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The UWSP Pre-Medical and Allied Health Preceptorship is a one-of-a-kind experience in which students will see first-hand a full range of practitioners in a variety of specialties, including their duties and responsibilities, the rewards and stresses of the health-care profession and the inner workings of hospital, clinics, and staff.  

Since 2003, the Marshfield Clinic Health System has placed 201 students in three clinic sites to gain insights directly from doctors, nurses, medical students, and other medical professionals. There are past students currently employed with Marshfield Clinic who completed the Preceptorship as students.

This rewarding program for undergraduates allows them to take their understanding of human physiology and anatomical structures and connect more deeply with experiential learning in a medical setting. The Preceptorship takes place over the winterim semester. To wrap up the experience, students submit a final paper about a medical technique or condition they encountered that impacted them.   

Are you interested in a career in medicine?

Requirements for Program

Because this is a special program in which each center’s physicians and support staff have gone out of their way to contribute to the education of future medical practitioners, participants are expected to take responsibility for the success of your experience.
Program Requirements:

  • Serious intent to apply to medical school or PA program
  • GPA of 3.3 or higher overall and in science courses
  • Sophomore standing or higher
  • Completion of Human Physiology or Human Anatomy


Beginning with sophomore year, students in the Department of Biology pre-medical and pre-physician assistant programs can apply to expand what they’re learned in courses by enrolling in the Pre-Medical and Allied Health Preceptorship through the Marshfield Clinic Health System. Students are selected through a competitive application process.

Students are able to select preferences among dozens of medical specialties for the Winter Preceptorship. They can shadow doctors, nurses, medical students, and other medical professionals across a range of specialties, from Anesthesiology to Urology. Coordinators will do their best to match you up to your preferences. Students will require transportation to the sites.

Yes. To complete the program for 2 credits, students spend the week observing in one of the sites. They are then required to submit an 8-10 page, 2-part essay about the experience, typically on a medical technique or condition they encountered.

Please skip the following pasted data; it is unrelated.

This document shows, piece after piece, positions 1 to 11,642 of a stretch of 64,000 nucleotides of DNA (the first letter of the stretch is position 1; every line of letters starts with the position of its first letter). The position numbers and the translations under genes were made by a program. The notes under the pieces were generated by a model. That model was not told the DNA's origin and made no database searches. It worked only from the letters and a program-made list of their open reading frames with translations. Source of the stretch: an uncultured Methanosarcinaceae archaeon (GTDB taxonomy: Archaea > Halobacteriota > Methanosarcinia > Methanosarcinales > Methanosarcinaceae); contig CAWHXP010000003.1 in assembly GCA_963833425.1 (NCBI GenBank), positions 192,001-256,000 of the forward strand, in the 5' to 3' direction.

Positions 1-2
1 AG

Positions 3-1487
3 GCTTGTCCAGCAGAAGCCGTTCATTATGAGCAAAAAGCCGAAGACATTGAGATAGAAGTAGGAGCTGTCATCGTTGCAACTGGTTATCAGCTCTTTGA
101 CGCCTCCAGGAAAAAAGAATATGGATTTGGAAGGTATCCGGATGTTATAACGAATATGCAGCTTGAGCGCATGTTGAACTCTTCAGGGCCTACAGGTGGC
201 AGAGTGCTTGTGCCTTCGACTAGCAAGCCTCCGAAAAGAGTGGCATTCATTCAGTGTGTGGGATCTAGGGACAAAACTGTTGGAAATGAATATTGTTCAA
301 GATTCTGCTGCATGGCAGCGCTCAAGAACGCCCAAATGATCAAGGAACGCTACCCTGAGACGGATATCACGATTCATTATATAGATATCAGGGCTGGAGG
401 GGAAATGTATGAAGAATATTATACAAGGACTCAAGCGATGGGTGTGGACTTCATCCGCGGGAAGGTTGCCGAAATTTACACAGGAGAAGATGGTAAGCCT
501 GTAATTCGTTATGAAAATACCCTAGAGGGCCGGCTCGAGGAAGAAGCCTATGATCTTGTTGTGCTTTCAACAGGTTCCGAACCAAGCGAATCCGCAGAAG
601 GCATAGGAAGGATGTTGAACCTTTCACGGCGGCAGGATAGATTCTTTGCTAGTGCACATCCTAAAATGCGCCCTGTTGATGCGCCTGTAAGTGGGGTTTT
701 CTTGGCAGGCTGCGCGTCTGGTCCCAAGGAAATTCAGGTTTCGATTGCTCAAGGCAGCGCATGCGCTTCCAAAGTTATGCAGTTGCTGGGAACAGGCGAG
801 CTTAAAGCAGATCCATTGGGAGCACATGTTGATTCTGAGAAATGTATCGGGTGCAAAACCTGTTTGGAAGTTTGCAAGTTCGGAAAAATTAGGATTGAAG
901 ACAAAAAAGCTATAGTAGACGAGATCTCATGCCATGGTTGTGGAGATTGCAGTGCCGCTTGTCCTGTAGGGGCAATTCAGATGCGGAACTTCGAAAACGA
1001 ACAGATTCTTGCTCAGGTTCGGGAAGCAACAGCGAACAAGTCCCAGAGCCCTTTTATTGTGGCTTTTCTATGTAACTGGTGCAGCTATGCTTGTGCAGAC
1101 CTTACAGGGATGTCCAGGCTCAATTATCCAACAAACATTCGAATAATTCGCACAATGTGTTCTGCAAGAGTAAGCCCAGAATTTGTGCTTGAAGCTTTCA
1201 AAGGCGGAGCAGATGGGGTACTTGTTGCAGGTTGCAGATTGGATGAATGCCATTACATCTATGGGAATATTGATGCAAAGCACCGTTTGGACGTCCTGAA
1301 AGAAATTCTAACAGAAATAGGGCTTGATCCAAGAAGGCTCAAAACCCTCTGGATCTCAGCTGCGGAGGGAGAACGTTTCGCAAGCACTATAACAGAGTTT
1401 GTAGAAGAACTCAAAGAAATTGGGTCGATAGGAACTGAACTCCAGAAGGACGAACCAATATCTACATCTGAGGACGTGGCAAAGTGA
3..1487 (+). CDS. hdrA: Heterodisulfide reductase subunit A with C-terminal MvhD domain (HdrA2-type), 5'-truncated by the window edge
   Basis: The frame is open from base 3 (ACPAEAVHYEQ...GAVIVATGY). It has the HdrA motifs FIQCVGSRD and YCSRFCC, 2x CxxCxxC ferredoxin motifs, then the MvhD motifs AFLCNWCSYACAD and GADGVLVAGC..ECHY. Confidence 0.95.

UW-Stevens Point has a very active pre-med/PA club on campus, which is a great way to meet other pre-med students and hear from professionals about different medical fields.  In addition to our weekly meetings, we regularly hold a wide variety of events such as EMT skills nights, suturing clinics, dinner with the docs, and many more fun activities throughout the year.


Thirty-three years and nearly 500 students later, the Winter Preceptorship remains a transformational hands-on learning experience for undergraduates, not widely available within the UW System. Emeritus professor Sol Sepsenwol, biology, was involved in the first 24 years of the program. He said this rare opportunity for UWSP students allows them to gain an understanding of the skills they will someday use, and just as important, they gain access to working medical professionals. It is an exciting and challenging experience with real learning impact!

Exploring a Future Medical Career

Biology – Pre-PA emphasis major Hannah Panitzke came to UW-Stevens Point from southern Minnesota, specifically for training in the Department of Biology’s PA program. She enthusiastically took notes and noted how well the medical providers explained procedures to her, including a heart value replacement surgery she observed.

“Just connecting the dots—I loved it. I think the more I showed interest, the more they were filling me in.”

To learn more or apply email Dr. Jennifer Bray, Pre-Medical Preceptorship program coordinator.

“You see the differences in the specialties and what they have in common. The way they interview patients, for example. It’s a great opportunity to see if it’s something you want to do.”
Cody Schreiner ’16Medical Student, Medical College of Wisconsin